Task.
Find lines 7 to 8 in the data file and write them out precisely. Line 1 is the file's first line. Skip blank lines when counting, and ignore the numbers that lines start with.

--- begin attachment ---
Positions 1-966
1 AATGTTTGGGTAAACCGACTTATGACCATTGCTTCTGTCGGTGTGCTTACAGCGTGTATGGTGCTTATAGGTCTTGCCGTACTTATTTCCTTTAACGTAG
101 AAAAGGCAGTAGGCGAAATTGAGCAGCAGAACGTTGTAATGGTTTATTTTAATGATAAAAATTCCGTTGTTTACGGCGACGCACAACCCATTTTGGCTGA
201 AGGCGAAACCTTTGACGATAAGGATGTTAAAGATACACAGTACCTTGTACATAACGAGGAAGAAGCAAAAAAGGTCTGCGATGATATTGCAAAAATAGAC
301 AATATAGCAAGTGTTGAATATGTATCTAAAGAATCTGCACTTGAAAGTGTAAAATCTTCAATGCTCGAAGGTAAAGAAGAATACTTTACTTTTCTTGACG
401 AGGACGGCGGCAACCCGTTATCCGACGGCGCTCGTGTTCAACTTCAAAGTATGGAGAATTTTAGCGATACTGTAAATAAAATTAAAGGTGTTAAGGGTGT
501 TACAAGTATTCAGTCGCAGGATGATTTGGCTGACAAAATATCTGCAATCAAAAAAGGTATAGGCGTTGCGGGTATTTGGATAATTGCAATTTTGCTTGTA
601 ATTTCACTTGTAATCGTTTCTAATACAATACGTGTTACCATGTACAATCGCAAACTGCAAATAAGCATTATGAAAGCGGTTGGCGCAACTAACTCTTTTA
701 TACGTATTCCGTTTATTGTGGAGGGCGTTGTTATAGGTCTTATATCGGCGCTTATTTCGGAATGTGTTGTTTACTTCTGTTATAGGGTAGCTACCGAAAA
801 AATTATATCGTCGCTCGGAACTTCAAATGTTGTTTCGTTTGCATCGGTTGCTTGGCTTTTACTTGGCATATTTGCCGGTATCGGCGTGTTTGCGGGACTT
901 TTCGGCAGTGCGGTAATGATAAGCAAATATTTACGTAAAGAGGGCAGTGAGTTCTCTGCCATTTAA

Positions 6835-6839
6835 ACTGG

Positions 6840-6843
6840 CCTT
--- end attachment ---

501 TACAAGTATTCAGTCGCAGGATGATTTGGCTGACAAAATATCTGCAATCAAAAAAGGTATAGGCGTTGCGGGTATTTGGATAATTGCAATTTTGCTTGTA
601 ATTTCACTTGTAATCGTTTCTAATACAATACGTGTTACCATGTACAATCGCAAACTGCAAATAAGCATTATGAAAGCGGTTGGCGCAACTAACTCTTTTA